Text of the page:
The indirect cost of the oil spill increases with every passing day. People are prevented from consuming local fish and going to beaches. The type of oil that hit the shores has been classified as “heavy/medium fuel oil.”
Testing carried out by Italian experts show that the oil contains several harmful substances, including benzo(a)pyrene, a highly toxic material.
Experts said the oil pollution could have a long-term impact on people’s health, raising the risk of cancers, immunity problems, and skin rashes. Some possible short-term effects might include nausea, headaches and dermatological problems in residents living close to the affected areas or in beachgoers who come in contact with the oil.
To date, the sea water has not been yet tested to determine if it is safe to swim in or not. According to environmental experts, people can be harmed by inhaling fumes in the air, consuming contaminated water or fish caught in it, and even skin contact.
Leyla Serhal, a swimmer and diver, said that even though she is not confident about the safety of the water, she will go to the beach this summer.
“People who are used to going to the beach won’t change their habits,” she explained.
According to Maalouf, the National Environment Party intends to test the sea water in cooperation with laboratories and international organizations. It also plans to launch an awareness campaign at the beginning of the summer.
“If people are afraid to go to beaches, the majority of beach clubs that have swimming pools can pick up the slack” said Hussein Cherefeddine owner of the Pangea resort in Jiyyeh.
He expects that business won’t be affected as 85 percent of his clients usually prefer swimming pools.
“Business will be similar to last year before the war,” he predicted. In his opinion, the sea pollution will not deter beachgoers. “I will be the first one to swim,” he said.
Environmentalists note that the beach is not just a place where people go to sunbathe: It is also a living ecosystem, they stress, and marine species have been the worst hit.
The oil spill has destroyed parts of the habitat for some species of coastal marine life. A significant amount of oil was also deposited on rock and pebble shorelines, which are more difficult to clean than sandy beaches and will therefore have a more lasting impact on local ecosystems and the species that live in them. The pollution has threatened some rare marine species in Lebanese waters, for instance the endangered loggerhead turtles, by fouling the beaches that they normally use to lay their eggs.
“July is hatching season for turtle eggs and baby turtles have to reach deep water as fast as possible to avoid predators. With the oil in their way, they will not survive,” said one local environmentalist who spoke on condition anonymity.
Environmental activists said that even after the completion of the clean-up work, seafood should be carefully inspected before it enters the market because it may be toxic. Crops and animal products from coastal farms close to the spill sites might also have to be tested for hydrocarbon content.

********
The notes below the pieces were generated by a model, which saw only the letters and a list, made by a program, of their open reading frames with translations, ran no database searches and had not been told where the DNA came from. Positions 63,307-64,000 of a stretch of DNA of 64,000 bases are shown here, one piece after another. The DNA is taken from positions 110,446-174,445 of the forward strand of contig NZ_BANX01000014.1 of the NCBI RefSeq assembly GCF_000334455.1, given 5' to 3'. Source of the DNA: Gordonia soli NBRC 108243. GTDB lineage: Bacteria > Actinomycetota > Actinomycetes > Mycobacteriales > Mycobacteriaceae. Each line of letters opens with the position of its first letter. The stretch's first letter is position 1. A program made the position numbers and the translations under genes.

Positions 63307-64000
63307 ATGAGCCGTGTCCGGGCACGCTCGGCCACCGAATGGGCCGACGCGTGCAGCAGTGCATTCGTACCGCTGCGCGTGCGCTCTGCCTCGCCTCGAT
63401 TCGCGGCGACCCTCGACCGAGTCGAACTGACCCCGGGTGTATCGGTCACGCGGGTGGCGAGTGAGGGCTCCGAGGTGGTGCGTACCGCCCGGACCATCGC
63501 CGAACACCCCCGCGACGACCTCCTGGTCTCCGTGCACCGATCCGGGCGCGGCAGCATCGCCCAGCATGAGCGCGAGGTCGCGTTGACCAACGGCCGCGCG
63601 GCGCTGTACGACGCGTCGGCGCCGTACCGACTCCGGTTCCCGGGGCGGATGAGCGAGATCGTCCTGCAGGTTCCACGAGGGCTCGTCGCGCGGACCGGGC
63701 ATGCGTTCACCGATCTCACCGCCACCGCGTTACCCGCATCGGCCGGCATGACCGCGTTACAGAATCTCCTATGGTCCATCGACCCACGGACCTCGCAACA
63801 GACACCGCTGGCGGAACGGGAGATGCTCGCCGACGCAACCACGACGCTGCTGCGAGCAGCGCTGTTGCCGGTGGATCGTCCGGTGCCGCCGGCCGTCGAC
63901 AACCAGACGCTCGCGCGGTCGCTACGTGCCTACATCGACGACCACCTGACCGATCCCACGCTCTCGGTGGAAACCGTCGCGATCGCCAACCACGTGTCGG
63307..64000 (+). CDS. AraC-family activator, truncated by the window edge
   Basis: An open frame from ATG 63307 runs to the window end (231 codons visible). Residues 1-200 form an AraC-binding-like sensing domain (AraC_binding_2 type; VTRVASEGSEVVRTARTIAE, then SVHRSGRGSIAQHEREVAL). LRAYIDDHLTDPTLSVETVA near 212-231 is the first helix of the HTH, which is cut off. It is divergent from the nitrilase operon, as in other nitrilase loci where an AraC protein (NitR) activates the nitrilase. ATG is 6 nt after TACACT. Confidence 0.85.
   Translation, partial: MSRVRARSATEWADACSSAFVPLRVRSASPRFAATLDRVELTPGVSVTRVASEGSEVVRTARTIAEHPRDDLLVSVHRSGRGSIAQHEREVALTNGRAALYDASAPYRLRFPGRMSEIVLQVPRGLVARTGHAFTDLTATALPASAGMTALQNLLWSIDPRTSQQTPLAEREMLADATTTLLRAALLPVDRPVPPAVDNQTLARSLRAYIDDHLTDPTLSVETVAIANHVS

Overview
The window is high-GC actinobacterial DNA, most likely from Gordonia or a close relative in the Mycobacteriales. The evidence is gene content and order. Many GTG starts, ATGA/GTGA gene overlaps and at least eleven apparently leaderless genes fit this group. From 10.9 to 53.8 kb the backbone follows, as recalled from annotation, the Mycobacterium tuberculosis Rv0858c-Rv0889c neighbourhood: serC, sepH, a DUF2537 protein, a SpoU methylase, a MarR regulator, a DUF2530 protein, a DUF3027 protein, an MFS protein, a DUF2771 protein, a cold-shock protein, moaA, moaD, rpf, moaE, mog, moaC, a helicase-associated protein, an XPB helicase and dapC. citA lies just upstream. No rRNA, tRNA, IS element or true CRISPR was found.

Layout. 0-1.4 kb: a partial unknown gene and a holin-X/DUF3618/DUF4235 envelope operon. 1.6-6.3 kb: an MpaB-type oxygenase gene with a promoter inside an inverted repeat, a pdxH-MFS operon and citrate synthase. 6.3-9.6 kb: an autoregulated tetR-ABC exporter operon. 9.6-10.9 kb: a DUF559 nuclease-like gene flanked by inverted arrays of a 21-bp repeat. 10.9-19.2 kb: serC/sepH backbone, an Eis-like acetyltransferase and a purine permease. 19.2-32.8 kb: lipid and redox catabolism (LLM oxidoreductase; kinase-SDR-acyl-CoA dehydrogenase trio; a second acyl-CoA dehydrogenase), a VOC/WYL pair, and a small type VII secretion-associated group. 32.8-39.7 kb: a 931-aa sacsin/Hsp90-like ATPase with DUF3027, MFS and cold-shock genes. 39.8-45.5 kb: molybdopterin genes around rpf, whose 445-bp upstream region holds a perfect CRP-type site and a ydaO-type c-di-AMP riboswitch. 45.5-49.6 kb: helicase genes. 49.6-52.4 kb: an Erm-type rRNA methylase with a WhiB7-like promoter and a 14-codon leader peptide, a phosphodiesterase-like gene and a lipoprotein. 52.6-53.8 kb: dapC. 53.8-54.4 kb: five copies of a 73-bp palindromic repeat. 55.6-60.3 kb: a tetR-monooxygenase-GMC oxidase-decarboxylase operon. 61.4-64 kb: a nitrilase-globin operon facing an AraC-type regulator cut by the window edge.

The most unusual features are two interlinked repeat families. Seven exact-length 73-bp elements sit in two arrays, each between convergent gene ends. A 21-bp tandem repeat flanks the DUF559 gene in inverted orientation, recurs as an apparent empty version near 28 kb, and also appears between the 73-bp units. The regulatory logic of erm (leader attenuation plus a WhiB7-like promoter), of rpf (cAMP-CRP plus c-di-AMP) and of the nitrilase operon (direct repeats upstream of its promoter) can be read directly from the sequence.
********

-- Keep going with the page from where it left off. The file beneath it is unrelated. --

To evaluate the risks associated with consuming seafood affected by fuel pollution, the National Center for Marine Research conducted a study. The evaluation was based on the concentration levels of toxic pollutants especially polycyclic aromatic hydrocarbons (PAHs) accumulated in seafood. The study showed that the concentration was allowable, and fish is safe for consumption.
But Jammal wonders about the safety of fish.
“The negative impact might appear with time after the bio-accumulation of heavy metals,” she said.
Rick Steiner, an oil expert and member of the World Conservation Union’s Commission on Environmental and Economic Social Policy who worked on the Exxon Valdez spill in Alaska, said that PAHs can cause cancer; they can accumulate in organs and cause long-term impacts such as the sudden collapse of fish populations, years after contamination, as happened in Alaska.
After the oil spill, the Environment Ministry issued a report that included a warning for the citizens to stay away from polluted sites along the coast. The ministry advised against fishing along the coast from Jiyyeh to Heri-Chekka until the complete scope of the pollution could be assessed.
In addition to the oil spill, other factors have polluted the sea in recent years. The direct discharge of sewage, industrial waste and household refuse without prior treatment and with no sanitary measures has fouled many beaches.
In addition, the sea has been polluted by chemicals, plastic bags, aluminum, and numerous heavy metals. The industrial sector contributes several sets of pollutants, especially those associated with combustion processes. Major sources of pollution are effluent from tanneries, fertilizer production, soap and paint factories, food-processing facilities, and waste disposal into the water from ships.
A study on fish in 1997 found that 30 percent of all the fish caught along the Lebanese coast had plastic in their stomachs and divers commonly complain about the presence of plastic under the sea. Traces of mercury and pesticides have been found in measurable concentrations in fish offshore. And sediment from soil erosion or stirred up during coastal construction has destroyed or deteriorated many of the species’ breeding grounds.